WELDING LEADThe conductor through which electrical current is transmitted from the power source to the electrode holder and welding rod. WIPED BEARINGSA bearing in which the babbitt has melted because of excess heat. WIREWAYSPassageways between decks and on the overheads of compartments that contain electric cables.

WORK REQUESTRequest issued to a naval shipyard, tender, or repair ship for repairs. ZERK FITTINGA small fitting that can be applied to a grease gun to force lubricating grease into bearings or moving parts of machinery. ZINCA cheap, renewable metal placed in saltwater systems so that electrolysis will act upon the zinc rather than the ships structure.



Chapter 1 Fireman, NAVEDTRA 10520-H, Naval Education and Training Program Development Center, Pensacola, Florida, 1987. Standard Organization and Regulations of the U.S. Navy, OPNAVINST 3120.32B, Department of the Navy, Office of the Chief of Naval Operations, Washington, D.C., 1986. Chapter 2 Fireman, NAVEDTRA 10520-H, Naval Education and Training Program Development Center, Pensacola, Florida, 1987. Hull Maintenance Technician 3 & 2, Vol. 1, NAVEDTRA 10571-1, Naval Education and Training Program Development Center, Pensacola, Florida, 1984. Chapter 3 Fireman, NAVEDTRA 10520-H, Naval Education and Training Program Development Center, Pensacola, Florida, 1987. Chapter 4 Fireman, NAVEDTRA 10520-H, Naval Education and Training Program Development Center, Pensacola, Florida, 1987. Naval Ships Technical Manual, S9086-HY-STM-000, Chapter 254, Condensers, Heat Exchangers, and Air Ejectors, Naval Sea Systems Command, Washington, D.C., 1979. Chapter 5 Fireman, NAVEDTRA 10520-H, Naval Education and Training Program Development Center, Pensacola, Florida, 1987. Naval Ships Technical Manual, S9086-GY-STM-008, Chapter 221, Boilers, Naval Sea Systems Command, Washington, D. C., 1977. Chapter 6 Naval Ships Technical Manual, S9086-G9-STM-000, Chapter 231, Propulsion Turbine (Steam), Naval Sea Systems Command, Washington, D. C., 1982. Naval Ships Technical Manual, S9086-HY-STM-000, Chapter 254, Condensers, Heat Exchangers, and Air Ejectors, Naval Sea Systems Command, Washington, D.C., 1979.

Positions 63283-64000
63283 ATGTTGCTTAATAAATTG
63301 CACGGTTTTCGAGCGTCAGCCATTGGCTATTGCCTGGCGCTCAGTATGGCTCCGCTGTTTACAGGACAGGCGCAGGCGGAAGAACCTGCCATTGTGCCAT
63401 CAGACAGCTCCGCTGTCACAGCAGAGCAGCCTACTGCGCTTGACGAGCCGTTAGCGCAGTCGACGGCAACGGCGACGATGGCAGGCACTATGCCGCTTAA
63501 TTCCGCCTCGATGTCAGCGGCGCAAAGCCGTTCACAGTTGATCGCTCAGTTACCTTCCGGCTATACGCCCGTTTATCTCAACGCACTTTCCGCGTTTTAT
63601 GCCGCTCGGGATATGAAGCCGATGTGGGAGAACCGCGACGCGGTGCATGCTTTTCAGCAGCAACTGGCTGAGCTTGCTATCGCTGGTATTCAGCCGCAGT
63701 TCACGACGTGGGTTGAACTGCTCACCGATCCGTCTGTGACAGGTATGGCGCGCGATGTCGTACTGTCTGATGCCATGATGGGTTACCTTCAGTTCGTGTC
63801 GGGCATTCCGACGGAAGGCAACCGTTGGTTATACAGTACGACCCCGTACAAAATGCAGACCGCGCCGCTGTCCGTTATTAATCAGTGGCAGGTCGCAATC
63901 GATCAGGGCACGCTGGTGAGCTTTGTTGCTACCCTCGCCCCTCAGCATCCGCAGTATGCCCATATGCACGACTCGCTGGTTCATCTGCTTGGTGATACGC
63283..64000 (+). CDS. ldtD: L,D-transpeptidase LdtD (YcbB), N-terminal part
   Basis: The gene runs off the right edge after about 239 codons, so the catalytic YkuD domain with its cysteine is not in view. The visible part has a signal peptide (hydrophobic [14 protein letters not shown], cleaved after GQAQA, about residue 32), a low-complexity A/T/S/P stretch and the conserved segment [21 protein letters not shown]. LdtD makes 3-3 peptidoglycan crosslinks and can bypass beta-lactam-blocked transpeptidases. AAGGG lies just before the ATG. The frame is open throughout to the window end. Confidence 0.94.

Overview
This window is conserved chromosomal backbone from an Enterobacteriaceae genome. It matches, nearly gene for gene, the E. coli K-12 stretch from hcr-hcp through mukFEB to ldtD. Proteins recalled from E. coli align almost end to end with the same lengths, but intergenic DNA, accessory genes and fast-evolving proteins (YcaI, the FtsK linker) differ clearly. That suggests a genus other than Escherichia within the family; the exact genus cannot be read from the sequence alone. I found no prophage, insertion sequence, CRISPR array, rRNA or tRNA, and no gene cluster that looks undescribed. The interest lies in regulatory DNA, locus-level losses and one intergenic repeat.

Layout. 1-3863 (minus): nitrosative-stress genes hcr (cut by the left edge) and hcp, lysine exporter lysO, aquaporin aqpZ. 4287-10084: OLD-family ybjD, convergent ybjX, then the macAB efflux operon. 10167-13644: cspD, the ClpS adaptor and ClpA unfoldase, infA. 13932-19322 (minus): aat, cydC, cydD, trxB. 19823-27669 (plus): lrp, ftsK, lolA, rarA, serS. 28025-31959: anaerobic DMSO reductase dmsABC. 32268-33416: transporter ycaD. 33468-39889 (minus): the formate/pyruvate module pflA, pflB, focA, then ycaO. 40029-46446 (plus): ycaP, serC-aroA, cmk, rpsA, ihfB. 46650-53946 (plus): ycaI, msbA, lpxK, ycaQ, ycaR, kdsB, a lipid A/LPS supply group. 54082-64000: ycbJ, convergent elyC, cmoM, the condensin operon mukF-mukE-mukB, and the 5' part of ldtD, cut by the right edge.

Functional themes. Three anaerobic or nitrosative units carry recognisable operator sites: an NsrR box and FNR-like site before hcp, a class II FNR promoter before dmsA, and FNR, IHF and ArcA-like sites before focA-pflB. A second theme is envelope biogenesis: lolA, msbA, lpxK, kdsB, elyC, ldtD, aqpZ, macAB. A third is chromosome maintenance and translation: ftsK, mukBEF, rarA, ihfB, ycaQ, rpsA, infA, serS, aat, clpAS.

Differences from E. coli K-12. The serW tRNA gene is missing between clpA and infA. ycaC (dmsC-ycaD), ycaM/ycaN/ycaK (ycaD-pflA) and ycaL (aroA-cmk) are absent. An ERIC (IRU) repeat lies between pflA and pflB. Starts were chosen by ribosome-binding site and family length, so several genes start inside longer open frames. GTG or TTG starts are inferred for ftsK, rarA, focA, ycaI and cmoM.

Fireman, NAVEDTRA 10520-H, Naval Education and Training Program Development Center, Pensacola, Florida, 1987. Chapter 7 Fireman, NAVEDTRA 10520-H, Naval Education and Training Program Development Center, Pensacola, Florida, 1987. Chapter 8 Fireman, NAVEDTRA 10520-H, Naval Education and Training Program Development Center, Pensacola, Florida, 1987. Naval Ships Technical Manual, S9086-H7-STM-000, Chapter 262, Lubricating Oil, Greases, Hydraulic Fluids, and Lubrication Systems, Naval Sea Systems Command, Washington, D.C., 1983. Naval Ships Technical Manual, S9086-SN-STM-000, Chapter 541, Petroleum Fuel, Storage, Use and Testing, Naval Sea Systems Command, Washington, D.C., 1982. Chapter 9 Fireman, NAVEDTRA 10520-H, Naval Education and Training Program Development Center, Pensacola, Florida, 1987. Naval Ships Technical Manual, S9086-RH-STM-000, Chapter 503, Pumps, Naval Sea Systems Command, Washington, D.C., 1981. Chapter 10 Fireman, NAVEDTRA 10520-H, Naval Education and Training Program Development Center, Pensacola, Florida, 1987. Naval Ships Technical Manual, S9086-RH-STM-000, Chapter 503, Pumps, Naval Sea Systems Command, Washington, D. C., 1981. Naval Ships Technical Manual, 0901-LP-480-0001, Chapter 9480, Piping Systems, Naval Sea Systems Command, Washington, D.C., 1973. Chapter 11 Fireman, NAVEDTRA 10520-H, Naval Education and Training Program Development Center, Pensacola, Florida, 1987. Standard Organization and Regulations of the U.S. Navy, OPNAVINST 3120.32B, Department of the Navy, Office of the Chief of Naval Operations, Washington, D.C., 1986. Navy Occupational Safety and Health (NAVOSH) Program, OPNAVINST 5100.23B, Department of the Navy, Office of the Chief of Naval Operations, Washington, D. C., 1983. Chapter 12 Fireman, NAVEDTRA 10520-H, Naval Education and Training Program Development Center, Pensacola, Florida, 1987.


Naval Ships Technical Manual, S9086-H7-STM-000, Chapter 262, Lubricating Oil, Greases, Hydraulic Fluids, and Lubrication Systems, Naval Sea Systems Command, Washington, D C., 1983. Naval Ships Technical Manual, S9086-RJ-STM-000, Chapter 504, Pressure, Temperature, and Other Mechanical and Electromechanical Measuring Instruments, Naval Sea Systems Command, Washington, D.C., 1980. Chapter 13 Fireman, NAVEDTRA 10520-H, Naval Education and Training Program Development Center, Pensacola, Florida, 1987.